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Am J Geriatr Psychiatry. 2019 Nov;27(11):1277-1285. doi: 10.1016/j.jagp.2019.05.013. Epub 2019 May 23.

A Future Research Agenda for Digital Geriatric Mental Healthcare.

Author information

1
Geisel School of Medicine, Department of Psychiatry, Dartmouth College, Lebanon, NH; CDC Health Promotion Research Center at Dartmouth, Lebanon, NH. Electronic address: karen.l.fortuna@dartmouth.edu.
2
Beth Israel Deaconess Medical Center, Harvard Medical School, Boston, MA.
3
Stein Institute for Research on Aging, Department of Psychiatry, University of California, San Diego, CA.
4
University of Miami Miller School of Medicine, Center for Cognitive Neuroscience and Aging, Miami, FL.
5
University of Washington, Department of Psychiatry & Behavioral Sciences, Seattle, WA.
6
Office of Recovery and Empowerment, Massachusetts Department of Mental Health, Boston, MA.
7
Mood and Anxiety Disorders Program, Department of Mental Health, University of Illinois, Chicago, IL.
8
The Miriam Hospital, The Weight Control and Diabetes Research Center, Providence, RI; Alpert Medical School of Brown University, Department of Mental Health & Human Behavior, Providence, RI.
9
Gerontology Research Center, Department of Gerontology, Simon Fraser University, Vancouver, BC, Canada; Oxford Institute of Population Ageing, University of Oxford, Oxford, UK.
10
James J. Peters VA Medical Center, Geriatric Research, Education and Clinical Center, The Bronx, NY.
11
McLean Hospital, Harvard Medical School, Boston, MA.
12
The Mongan Institute, Massachusetts General Hospital, Boston, MA.

Abstract

The proliferation of mobile, online, and remote monitoring technologies in digital geriatric mental health has the potential to lead to the next major breakthrough in mental health treatments. Unlike traditional mental health services, digital geriatric mental health has the benefit of serving a large number of older adults, and in many instances, does not rely on mental health clinics to offer real-time interventions. As technology increasingly becomes essential in the everyday lives of older adults with mental health conditions, these technologies will provide a fundamental service delivery strategy to support older adults' mental health recovery. Although ample research on digital geriatric mental health is available, fundamental gaps in the scientific literature still exist. To begin to address these gaps, we propose the following recommendations for a future research agenda: 1) additional proof-of-concept studies are needed; 2) integrating engineering principles in methodologically rigorous research may help science keep pace with technology; 3) studies are needed that identify implementation issues; 4) inclusivity of people with a lived experience of a mental health condition can offer valuable perspectives and new insights; and 5) formation of a workgroup specific for digital geriatric mental health to set standards and principles for research and practice. We propose prioritizing the advancement of digital geriatric mental health research in several areas that are of great public health significance, including 1) simultaneous and integrated treatment of physical health and mental health conditions; 2) effectiveness studies that explore diagnostics and treatment of social determinants of health such as "social isolation" and "loneliness;" and 3) tailoring the development and testing of innovative strategies to minority older adult populations.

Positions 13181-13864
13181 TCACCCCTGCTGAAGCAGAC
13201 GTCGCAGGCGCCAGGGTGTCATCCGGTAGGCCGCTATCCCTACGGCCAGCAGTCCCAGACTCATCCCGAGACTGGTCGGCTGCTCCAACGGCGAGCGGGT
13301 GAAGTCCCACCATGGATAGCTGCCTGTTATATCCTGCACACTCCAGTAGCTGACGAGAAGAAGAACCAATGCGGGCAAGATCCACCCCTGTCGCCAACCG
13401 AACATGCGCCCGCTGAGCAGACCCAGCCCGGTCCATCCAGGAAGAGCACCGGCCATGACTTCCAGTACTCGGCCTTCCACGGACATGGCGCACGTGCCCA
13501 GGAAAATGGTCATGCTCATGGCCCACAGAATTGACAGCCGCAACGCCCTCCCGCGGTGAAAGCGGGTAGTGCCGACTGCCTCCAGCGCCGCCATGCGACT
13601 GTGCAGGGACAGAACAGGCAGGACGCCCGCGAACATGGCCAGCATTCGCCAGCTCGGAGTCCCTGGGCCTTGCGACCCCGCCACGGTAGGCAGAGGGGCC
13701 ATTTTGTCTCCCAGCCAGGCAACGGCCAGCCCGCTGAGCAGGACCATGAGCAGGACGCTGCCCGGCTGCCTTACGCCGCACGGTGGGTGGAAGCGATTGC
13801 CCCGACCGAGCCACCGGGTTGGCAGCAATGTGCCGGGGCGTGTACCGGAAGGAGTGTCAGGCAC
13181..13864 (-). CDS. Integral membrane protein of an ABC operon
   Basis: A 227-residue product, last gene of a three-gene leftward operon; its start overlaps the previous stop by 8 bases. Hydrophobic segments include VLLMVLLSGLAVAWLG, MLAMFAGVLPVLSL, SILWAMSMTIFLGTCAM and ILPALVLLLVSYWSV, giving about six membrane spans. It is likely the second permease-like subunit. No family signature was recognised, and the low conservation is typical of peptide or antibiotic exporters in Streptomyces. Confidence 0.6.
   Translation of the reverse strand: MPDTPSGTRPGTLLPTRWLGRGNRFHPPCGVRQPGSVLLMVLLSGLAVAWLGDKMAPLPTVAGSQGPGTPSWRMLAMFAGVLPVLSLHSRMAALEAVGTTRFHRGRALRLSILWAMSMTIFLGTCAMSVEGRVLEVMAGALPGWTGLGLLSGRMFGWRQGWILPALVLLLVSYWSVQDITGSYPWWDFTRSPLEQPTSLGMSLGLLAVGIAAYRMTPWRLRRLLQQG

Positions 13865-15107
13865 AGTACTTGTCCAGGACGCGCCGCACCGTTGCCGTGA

PMID:
31196619
DOI:
10.1016/j.jagp.2019.05.013

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